Kansas: Woman's Death In Jail After Marijuana Arrest Is Investigated
By Steve Elliott
The January death of a 58-year-old Kansas woman in jail after being arrested for marijuana she'd legally purchased in Colorado is being investigated by local authorities as family members continue to look for answers. Her sister alleges that jail guards stood by, ignoring her pleas for help.
Brenda Sewell and her sister Joy Biggs had been pulled over January 20 in Goodland by the Kansas Highway Patrol for speeding, reports Glenn E. Rice at The Kansas City Star. A trooper arrested them after finding a small amount of marijuana, according to relatives.
Family members want to know why Sewell started foaming at the mouth, and why jailers took so long to help as her sister and another cellmate tried to revive the woman.
While in Colorado, Sewell had bought some cannabis to help ease pain associated with her ailments, as well as to manage nausea and improve her appetite, according to her younger brother, Rick Ray of Kansas City. Sewell had 31 grams of marijuana in a sealed jar when she was stopped by the Kansas Highway Patrol, according to Biggs. The officer claimed he smelled marijuana.
"It was a profile thing after he found out we were coming from Colorado because there was nothing visible," Biggs said, reports Roxanna Hegeman at the Associated Press. "There was nothing going on. There wasn't a smell in the car, I can guarantee you."
Family members are asking why the two women were held for days at the Sherman County Jail without being allowed to make a phone call after their arrest. Biggs said there was no working telephone in the cell where they were kept.
Sewell died on January 22 at the Goodland Regional Medical Center. The Sherman County Sheriff's Office refuses to comment until an investigation is completed.
The 58-year-old had been treated for about 10 years for hepatitis C, thyroid issues and fibromyalgia, according to Ray, who said she was carrying several medications for those ailments.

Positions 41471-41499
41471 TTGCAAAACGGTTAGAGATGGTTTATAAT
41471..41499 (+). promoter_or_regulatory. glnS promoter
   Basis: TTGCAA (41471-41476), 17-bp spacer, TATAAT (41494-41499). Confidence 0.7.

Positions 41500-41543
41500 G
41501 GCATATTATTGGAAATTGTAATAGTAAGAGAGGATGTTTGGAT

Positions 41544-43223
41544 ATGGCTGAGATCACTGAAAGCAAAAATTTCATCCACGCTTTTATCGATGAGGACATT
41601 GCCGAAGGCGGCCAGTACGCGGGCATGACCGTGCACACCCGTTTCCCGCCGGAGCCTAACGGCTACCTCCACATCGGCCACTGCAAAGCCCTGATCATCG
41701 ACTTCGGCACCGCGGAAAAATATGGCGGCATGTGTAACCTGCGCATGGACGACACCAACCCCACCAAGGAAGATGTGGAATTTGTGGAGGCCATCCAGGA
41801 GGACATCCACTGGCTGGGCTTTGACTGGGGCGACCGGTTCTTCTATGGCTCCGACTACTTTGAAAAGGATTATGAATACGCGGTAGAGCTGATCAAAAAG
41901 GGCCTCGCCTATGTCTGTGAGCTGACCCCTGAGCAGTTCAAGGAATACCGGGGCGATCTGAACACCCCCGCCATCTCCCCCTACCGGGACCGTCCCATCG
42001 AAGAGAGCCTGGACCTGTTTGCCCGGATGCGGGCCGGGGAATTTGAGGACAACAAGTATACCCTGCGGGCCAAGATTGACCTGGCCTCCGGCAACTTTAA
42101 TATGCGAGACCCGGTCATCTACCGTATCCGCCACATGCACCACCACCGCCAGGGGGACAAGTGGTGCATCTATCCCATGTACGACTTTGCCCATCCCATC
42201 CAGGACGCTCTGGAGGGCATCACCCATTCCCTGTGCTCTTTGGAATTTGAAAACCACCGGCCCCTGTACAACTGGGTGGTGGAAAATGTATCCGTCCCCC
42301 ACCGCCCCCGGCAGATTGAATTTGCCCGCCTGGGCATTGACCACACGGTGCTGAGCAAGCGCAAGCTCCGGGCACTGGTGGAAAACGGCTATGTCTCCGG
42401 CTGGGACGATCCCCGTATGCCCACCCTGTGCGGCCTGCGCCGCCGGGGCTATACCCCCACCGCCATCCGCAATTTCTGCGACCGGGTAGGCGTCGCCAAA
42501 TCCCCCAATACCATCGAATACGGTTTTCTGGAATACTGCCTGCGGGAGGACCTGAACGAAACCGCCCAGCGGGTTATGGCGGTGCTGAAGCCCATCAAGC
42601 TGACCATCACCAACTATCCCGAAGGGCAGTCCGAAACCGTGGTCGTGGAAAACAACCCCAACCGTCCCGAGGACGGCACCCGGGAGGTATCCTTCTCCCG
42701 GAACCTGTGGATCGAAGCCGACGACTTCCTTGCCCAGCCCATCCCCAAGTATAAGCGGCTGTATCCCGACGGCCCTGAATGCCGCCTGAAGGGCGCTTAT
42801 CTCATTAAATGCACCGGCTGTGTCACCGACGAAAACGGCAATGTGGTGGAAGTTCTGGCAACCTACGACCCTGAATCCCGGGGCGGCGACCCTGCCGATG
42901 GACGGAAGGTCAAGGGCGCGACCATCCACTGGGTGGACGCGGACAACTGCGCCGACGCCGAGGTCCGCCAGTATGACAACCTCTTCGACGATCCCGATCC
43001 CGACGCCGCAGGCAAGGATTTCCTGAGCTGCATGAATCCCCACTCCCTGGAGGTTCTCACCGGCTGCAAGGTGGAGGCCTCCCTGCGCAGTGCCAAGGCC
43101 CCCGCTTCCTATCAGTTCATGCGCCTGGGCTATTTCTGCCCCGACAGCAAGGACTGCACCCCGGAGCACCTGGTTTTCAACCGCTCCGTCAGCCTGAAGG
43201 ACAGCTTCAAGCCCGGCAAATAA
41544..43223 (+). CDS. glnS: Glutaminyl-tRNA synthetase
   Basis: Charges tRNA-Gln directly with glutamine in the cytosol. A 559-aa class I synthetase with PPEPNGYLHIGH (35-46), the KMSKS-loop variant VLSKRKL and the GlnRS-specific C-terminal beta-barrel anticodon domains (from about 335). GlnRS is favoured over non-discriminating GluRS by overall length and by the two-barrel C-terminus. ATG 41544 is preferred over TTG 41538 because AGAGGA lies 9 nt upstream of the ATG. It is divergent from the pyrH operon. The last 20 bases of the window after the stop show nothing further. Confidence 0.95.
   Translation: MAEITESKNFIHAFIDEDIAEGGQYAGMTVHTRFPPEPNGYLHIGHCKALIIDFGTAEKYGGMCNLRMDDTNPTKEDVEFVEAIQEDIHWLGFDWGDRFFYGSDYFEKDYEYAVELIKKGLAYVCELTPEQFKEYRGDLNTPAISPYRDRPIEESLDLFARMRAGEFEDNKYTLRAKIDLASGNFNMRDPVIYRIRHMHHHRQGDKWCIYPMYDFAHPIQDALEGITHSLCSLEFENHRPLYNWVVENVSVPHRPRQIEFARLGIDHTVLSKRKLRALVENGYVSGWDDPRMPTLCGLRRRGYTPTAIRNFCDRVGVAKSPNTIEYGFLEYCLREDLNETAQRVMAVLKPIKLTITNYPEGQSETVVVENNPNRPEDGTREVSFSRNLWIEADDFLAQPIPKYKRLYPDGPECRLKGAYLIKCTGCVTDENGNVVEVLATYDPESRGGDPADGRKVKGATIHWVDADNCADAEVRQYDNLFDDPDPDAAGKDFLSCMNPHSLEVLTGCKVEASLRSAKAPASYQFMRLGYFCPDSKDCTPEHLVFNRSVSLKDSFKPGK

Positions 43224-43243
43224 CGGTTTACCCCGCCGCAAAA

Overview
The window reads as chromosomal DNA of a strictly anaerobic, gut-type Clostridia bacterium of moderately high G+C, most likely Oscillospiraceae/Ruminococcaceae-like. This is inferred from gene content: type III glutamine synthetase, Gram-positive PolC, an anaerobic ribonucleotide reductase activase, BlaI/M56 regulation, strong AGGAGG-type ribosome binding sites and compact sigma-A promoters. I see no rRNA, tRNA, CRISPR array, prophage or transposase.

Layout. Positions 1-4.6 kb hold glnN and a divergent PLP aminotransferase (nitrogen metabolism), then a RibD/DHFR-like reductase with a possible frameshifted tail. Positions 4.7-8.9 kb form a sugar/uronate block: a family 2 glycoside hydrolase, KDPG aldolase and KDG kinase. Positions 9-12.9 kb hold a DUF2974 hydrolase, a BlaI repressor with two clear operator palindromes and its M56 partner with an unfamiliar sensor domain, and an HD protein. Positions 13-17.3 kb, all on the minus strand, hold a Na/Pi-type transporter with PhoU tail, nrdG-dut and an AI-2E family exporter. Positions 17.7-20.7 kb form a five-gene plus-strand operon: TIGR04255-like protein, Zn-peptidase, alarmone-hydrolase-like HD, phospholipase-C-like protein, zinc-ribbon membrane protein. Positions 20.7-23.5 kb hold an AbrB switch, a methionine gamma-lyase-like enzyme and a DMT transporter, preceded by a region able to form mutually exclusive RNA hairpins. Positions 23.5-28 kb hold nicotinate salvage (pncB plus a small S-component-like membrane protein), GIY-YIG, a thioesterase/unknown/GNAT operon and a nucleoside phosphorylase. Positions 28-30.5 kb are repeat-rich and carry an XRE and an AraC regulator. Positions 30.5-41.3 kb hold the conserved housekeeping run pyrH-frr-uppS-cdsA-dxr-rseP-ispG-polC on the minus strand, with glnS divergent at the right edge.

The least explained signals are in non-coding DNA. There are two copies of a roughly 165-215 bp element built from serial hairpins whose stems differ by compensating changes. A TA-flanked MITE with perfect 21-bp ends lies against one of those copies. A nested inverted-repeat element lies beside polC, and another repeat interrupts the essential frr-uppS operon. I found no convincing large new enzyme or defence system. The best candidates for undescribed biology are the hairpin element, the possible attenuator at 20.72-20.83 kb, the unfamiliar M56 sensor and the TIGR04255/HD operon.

"She had some health problems but nothing that was life threatening; it was under control," Ray said.
The jailers wouldn't give Sewell her medications because she kept them in a daily pill counter instead of in the original bottles, Ray said, and jailers were unable to identify the pills.
Sewell hadn't been feeling well, according to her sister, Biggs. Jailers sent her to a hospital after she'd been vomiting all day on Tuesday, and then put her back in jail. When she returned to the cell an hour later, Sewell told her sister that the sheriff's deputy who took her to the hospital had told the nurse on duty that she was "faking it," and just to get some liquids in her and send her back to jail.
Early on Wednesday, Sewell was feeling worse; her eyes began dilating, according to Biggs. She tried to speak, but was unable to form any words. When she began foaming at the mouth, Biggs told her family she begged for help from the jailers.
As Biggs and another cellmate tried to hold Sewell up, they could feel her body gradually becoming more limp and cold. Then she stopped breathing.
"We kept hollering and hollering, 'Please open the door and help us; she is dying; she is cold,' " a sobbing Biggs said. "And they just won't. They just kept looking in the window, looking in the window.
"Nobody came to help her," Biggs said.
She began CPR on her dying sister. Finally, paramedics arrived and Sewell was taken back to the hospital.
Biggs said she was taken to another room and told her sister was dead.
All the cellmates were then put into another cell -- this time, one that had a working phone Biggs could use to call out. She called a close family friend who is a lawyer.
"I called the lawyer because I just thought that was most important because I felt like they had killed her," Biggs said. "And then I made him call the family because I just couldn't -- I was so freaked out."
"At this time as is typical in cases like this the investigation is immediately turned over to an outside agency," read a statement from the Sherman County Sheriff's Office, which said "proper procedure was followed in the confinement, treatment and care of Brenda Sewell."
"No further comments will be made pending the results of autopsy and outside investigation," the statement reads.